BP reaffirms 2050 net-zero commitment in newest sustainability report but scales back interim goals
BP issued its 2022 sustainability report showcasing progress made against its ESG-related goals.
Against its aim to be net-zero across its entire operations by 2050, the company has cut Scope 1 and 2 absolute emissions by 41% compared with 2019.
Against its aim to be net-zero across its upstream oil and gas operations by 2050, which is BP’s Scope 3 aim, the company said it has reduced absolute emissions from the carbon from upstream oil and gas production by 15% since 2019. BP recently adjusted its progress goals for net-zero production, now targeting a 10-15% reduction by 2025 instead of 20%, and targeting 20-30% reduction by 2030 instead of 35-40%.
BP also said it expects to produce approximately 2 million bbl of oil equivalent a day by 2030, which would be 25% lower than in 2019. This takes into account anticipated decline of existing fields, new projects coming online and portfolio high-grading. The company pointed out that its E&P CAPEX has declined from a peak of $4.6 billion in 2010 to around $500 million in 2022.
BP is also looking for other ways to reduce its Scope 3 emissions, such as through carbon capture and storage for the production of blue hydrogen (read DC’s CCS feature on Page 14).
On safety, BP reported four fatalities, as well as a 14% increase in its recordable injury frequency and its days away from work case frequency. The company did see 14 fewer Tier 1 and 2 process safety events compared with 2021. BP also noted its work with the International Association of Oil and Gas Producers on developing the Process Safety Fundamentals to improve awareness of process safety risks.
APA joins UN program to reduce methane emissions
APA Corp has joined the United Nations’ Oil and Gas Methane Partner-ship (OGMP) 2.0. The program engages with oil and gas companies on methane emissions reduction and helps improve the accuracy and transparency of methane emissions reporting.
APA says reducing methane emissions is a fundamental component of its strategy. In 2022, the company engaged with GHD, a third-party emissions verification firm, to better analyze and utilize emissions data to inform and improve future reduction efforts.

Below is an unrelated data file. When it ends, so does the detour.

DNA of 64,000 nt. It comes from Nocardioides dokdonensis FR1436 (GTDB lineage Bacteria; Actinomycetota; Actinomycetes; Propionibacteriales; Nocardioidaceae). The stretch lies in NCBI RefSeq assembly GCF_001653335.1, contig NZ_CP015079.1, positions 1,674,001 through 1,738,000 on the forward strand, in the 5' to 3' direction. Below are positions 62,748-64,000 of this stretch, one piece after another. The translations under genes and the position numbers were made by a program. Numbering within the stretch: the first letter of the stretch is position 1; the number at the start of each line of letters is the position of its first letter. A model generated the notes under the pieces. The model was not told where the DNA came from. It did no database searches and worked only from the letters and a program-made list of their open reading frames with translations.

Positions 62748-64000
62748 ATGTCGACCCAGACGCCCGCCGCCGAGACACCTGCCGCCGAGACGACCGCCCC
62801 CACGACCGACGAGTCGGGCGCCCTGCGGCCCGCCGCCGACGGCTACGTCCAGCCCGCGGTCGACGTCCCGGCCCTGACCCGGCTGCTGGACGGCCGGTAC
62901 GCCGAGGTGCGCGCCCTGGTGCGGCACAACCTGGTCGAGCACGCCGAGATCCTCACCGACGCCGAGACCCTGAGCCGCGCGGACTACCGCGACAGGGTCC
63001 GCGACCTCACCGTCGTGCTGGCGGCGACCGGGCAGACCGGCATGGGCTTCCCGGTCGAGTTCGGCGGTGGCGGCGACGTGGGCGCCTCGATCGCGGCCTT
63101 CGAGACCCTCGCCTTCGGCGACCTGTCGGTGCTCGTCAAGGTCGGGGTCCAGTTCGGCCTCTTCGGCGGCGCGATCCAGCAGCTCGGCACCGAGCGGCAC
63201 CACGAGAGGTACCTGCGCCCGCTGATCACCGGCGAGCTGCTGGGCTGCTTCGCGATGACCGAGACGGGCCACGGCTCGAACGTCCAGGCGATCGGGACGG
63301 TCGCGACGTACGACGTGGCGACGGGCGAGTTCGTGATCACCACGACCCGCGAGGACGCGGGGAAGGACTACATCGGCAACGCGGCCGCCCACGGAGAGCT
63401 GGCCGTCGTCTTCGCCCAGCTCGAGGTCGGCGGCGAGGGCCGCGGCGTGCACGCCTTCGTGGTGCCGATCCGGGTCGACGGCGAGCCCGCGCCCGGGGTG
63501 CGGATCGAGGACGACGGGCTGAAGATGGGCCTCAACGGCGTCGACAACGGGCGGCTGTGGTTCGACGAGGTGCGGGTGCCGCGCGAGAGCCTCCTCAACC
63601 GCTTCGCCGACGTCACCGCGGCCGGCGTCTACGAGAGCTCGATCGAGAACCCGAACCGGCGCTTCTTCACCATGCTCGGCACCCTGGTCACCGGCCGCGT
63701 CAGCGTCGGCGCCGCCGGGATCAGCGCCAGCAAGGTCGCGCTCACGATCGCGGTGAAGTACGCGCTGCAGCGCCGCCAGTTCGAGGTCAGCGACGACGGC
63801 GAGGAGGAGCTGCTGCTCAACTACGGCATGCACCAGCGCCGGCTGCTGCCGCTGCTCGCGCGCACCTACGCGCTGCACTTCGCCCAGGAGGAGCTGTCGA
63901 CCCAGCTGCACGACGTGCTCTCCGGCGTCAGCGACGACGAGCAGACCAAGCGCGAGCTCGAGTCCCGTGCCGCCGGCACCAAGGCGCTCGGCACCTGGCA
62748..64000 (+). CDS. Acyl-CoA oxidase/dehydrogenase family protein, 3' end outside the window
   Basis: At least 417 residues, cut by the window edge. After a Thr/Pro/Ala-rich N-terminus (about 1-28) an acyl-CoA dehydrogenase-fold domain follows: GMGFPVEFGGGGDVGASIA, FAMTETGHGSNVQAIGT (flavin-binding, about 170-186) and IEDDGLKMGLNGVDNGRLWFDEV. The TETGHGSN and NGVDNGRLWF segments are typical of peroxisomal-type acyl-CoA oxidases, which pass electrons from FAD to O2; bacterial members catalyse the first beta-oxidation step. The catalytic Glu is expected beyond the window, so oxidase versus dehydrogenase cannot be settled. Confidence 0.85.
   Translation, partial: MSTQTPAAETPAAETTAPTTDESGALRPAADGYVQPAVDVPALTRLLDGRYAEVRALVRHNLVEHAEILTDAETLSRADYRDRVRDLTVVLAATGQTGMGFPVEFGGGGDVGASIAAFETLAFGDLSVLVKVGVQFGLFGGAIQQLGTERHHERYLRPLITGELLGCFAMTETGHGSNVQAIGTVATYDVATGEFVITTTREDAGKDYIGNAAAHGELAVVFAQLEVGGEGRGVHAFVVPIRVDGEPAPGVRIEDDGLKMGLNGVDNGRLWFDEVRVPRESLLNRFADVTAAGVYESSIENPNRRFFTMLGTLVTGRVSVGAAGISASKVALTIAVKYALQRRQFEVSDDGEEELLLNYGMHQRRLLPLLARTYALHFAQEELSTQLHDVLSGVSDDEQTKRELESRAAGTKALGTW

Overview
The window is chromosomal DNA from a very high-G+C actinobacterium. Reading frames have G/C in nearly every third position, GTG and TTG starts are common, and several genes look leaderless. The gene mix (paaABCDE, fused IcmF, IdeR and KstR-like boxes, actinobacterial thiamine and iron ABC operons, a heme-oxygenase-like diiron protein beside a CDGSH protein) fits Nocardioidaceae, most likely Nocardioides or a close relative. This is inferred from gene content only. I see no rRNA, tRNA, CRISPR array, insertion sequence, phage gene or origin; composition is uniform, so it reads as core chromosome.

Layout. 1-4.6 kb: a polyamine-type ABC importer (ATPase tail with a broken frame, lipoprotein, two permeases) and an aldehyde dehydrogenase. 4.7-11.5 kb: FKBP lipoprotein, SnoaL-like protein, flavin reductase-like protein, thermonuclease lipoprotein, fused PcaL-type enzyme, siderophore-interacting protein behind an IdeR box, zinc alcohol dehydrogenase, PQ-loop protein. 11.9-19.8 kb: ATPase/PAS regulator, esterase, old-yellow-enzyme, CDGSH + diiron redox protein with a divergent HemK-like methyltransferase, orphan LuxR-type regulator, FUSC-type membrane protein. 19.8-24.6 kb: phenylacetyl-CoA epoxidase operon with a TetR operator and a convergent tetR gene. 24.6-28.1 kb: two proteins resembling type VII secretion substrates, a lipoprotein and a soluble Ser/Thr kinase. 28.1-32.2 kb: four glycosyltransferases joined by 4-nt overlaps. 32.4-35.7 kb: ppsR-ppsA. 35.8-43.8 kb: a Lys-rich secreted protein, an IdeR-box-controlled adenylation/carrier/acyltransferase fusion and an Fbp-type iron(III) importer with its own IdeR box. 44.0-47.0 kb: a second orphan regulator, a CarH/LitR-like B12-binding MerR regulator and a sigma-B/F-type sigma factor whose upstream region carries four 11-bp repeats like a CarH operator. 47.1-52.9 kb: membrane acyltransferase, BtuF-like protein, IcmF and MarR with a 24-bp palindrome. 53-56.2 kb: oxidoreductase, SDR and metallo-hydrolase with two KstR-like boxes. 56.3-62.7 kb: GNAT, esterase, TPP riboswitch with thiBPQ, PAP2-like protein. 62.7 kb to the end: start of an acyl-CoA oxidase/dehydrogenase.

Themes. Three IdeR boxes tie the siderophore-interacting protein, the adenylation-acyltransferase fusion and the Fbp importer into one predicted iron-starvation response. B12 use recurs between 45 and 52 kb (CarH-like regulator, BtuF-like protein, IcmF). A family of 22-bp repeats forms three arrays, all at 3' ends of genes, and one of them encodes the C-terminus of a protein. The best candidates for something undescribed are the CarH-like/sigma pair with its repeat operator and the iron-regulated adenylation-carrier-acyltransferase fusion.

The company eliminated routine flaring in its US onshore operations in 2021 and reduced upstream routine flaring in Egypt by 40% in 2022. The company also set a goal to eliminate 1 million tonnes of global carbon dioxide equivalent emissions by year-end 2024. In 2023, APA aims to convert more than 2,000 pneumatic devices in its US operations by year-end with cleaner technology.
IADC ESG Reporting Guidance now available
IADC recently launched its ESG Reporting Guidance Document, with the aim to assist members in evaluating whether and how to report relevant drilling contractor ESG information in an annual sustainability report or through another method. The guidance presents information around the reporting of topics like emissions and fuel management, water and waste management, workforce health and safety, community relations and engagement.
Click here to access the IADC ESG Reporting Guidance Document.
North Sea flaring down 13% in past year, 50% since 2018
Flaring volumes in the North Sea have been cut by half since 2018, according to the North Sea Transition Authority (NSTA). That year, offshore flaring totaled 44 billion cu ft, and in 2022 volumes were only 22 billion cu ft. There was also 13% reduction from 2021 to 2022, which the NTSA said is equivalent to the gas demand of 80,000 UK homes. That was achieved while there was a 17% increase in gas production.
The NSTA recognized the efforts made by E&P operators in these achievements, noting the substantial investments they have made in equipment to minimize flaring. In particular, they have invested in flare gas recovery units, each of which is estimated to save up to 22 tonnes of flared gas per day.
The NSTA issued guidance in 2021 calling for no routine flaring and venting for any new developments and for zero routine flaring across all North Sea platforms, both new and existing, by 2030.